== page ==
In recent years, the U.S. government has moved as fast as a slime mold to catch up with financial wrongdoers. It missed the 2008 credit bubble in an epic way and was never able to head off major market dumps, particularly the mysterious “flash crash” a few years ago.
But when it comes to cryptocurrency scams, some government agencies seem to be working at lightning speed, relatively speaking. That’s notable, because market regulators in the U.S. are rarely on top of tech-oriented trends.
The U.S. Commodities Future Trading Commission (CFTC), which regulates most currency and derivatives exchanges, recently filed suit against a New York-based company over an alleged Bitcoin Ponzi scam.
A Ponzi or “pyramid” scam is where a promoter promises investors unrealistic returns on fake investments. Early investors are paid from the cash generated by newer investors until the scheme falls apart. The money manager Bernie Madoff, who fleeced investors for about $60 billion, was one of the most famous pyramid operators.
According to CNN Money, the CFTC “claims that Nicholas Gelfman of Brooklyn, New York and his fund Gelfman Blueprint, Inc., which primarily invests in bitcoin, ‘fraudulently solicited more than $600,000 from approximately 80 persons.’ Gelfman, the CEO and head trader at Gelfman Blueprint, is said to have told investors that he ran a fund that ‘employed a high-frequency, algorithmic trading strategy.’ But the whole strategy was fake, according to the CFTC. According to some reports, officials are preparing even more drastic steps due to concerns the currency is being used for money laundering.”
Gelfman didn’t respond for a request for a comment.
Unrelated to the CFTC action was a move by the U.S. Securities and Exchange Commission (SEC) to “combat cyber-based threats and protect retail investors.”
Although the agency, which regulates securities markets, was vague about how it was going to police “cyber-based threats,” the regulator stated on Monday it would create a “Cyber Unit that will focus on targeting cyber-related misconduct and the establishment of a retail strategy task force that will implement initiatives that directly affect retail investors.”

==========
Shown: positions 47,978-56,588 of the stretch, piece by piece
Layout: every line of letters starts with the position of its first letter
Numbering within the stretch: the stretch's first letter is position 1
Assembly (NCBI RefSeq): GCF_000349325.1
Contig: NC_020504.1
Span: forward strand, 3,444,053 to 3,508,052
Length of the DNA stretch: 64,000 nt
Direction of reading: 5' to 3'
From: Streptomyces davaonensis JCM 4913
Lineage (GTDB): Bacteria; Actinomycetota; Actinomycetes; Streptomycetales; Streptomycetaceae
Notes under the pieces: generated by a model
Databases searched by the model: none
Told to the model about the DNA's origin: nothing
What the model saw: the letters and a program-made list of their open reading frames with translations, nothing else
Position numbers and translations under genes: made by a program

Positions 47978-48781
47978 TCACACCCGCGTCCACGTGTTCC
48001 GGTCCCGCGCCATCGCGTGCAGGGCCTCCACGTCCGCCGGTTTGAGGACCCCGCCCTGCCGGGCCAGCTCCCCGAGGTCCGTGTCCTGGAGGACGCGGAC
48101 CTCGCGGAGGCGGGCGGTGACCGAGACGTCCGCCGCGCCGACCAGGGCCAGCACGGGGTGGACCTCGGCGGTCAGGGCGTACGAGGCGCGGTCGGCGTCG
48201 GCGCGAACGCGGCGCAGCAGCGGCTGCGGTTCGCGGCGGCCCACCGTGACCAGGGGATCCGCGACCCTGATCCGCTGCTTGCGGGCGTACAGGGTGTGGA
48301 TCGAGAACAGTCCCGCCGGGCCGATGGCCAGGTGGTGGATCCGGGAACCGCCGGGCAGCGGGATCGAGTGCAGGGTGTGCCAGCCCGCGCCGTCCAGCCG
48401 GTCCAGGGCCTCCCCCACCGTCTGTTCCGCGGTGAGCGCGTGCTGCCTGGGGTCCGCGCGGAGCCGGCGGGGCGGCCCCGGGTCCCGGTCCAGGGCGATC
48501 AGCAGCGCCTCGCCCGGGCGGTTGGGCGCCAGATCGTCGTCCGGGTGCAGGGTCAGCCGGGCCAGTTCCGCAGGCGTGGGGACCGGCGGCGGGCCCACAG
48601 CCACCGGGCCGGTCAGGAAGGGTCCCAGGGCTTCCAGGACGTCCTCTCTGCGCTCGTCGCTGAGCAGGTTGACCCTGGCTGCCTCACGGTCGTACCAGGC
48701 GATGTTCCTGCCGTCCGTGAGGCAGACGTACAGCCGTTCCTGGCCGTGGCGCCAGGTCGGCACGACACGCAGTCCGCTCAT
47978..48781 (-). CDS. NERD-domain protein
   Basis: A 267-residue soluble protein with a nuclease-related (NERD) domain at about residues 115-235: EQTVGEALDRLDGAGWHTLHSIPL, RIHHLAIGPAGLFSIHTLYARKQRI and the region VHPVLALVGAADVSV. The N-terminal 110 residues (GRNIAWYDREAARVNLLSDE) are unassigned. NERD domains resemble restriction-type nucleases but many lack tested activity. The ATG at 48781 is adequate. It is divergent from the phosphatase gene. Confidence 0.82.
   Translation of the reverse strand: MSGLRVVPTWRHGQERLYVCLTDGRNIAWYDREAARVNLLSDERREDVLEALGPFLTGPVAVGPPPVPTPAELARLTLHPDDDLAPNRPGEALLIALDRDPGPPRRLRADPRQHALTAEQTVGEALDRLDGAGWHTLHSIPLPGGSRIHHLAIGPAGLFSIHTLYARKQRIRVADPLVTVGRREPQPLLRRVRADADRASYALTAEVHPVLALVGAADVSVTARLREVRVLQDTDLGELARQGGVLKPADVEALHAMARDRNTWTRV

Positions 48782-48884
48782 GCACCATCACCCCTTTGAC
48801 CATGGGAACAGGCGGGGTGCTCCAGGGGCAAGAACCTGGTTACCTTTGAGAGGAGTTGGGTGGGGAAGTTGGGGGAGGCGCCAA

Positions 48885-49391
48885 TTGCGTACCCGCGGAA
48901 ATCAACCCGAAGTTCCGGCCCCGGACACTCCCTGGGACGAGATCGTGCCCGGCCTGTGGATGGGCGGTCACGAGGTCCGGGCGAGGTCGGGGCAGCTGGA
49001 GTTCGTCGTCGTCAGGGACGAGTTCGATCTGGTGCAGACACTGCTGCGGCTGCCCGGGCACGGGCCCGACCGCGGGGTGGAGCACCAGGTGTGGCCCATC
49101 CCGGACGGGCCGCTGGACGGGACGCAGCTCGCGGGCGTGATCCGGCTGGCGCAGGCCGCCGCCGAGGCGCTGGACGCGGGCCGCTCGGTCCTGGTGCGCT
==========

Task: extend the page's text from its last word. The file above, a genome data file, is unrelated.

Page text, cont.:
Keep in the mind the SEC didn’t mention anything specific about crypotcurrencies, although one of its bullet points in its statement was focused on “violations involving distributed ledger technology and initial coin offerings.”
“Cyber-related threats and misconduct are among the greatest risks facing investors and the securities industry,” said Stephanie Avakian, co-director of the SEC’s Enforcement Division.
“The Cyber Unit will enhance our ability to detect and investigate cyber threats through increasing expertise in an area of critical national importance.”
Why is the U.S. government suddenly interested in cryptocurrencies?
There’s a growing demand for ways to invest in cryptocurrencies, which are being created outside of government regulation.
And since cryptocurrencies may be be eventually listed on more transparent public exchanges, which can be regulated, governments are stepping into the fray. Note: The Chinese government, stating it was concerned by “investor security, money laundering and funding of terrorist activities,” recently banned Bitcoin exchanges.
Although government regulation of exchanges in general has been a tenuous proposition it’s never prevented bubbles – if it sheds more light on the code behind cryptocurrency trading and creation, it’s a step in the right direction. There needs to be more disclosure on these virtual currencies.
Sometimes the way in which these vehicles are offered – particularly if they’re illicit – can be hazardous to your wealth.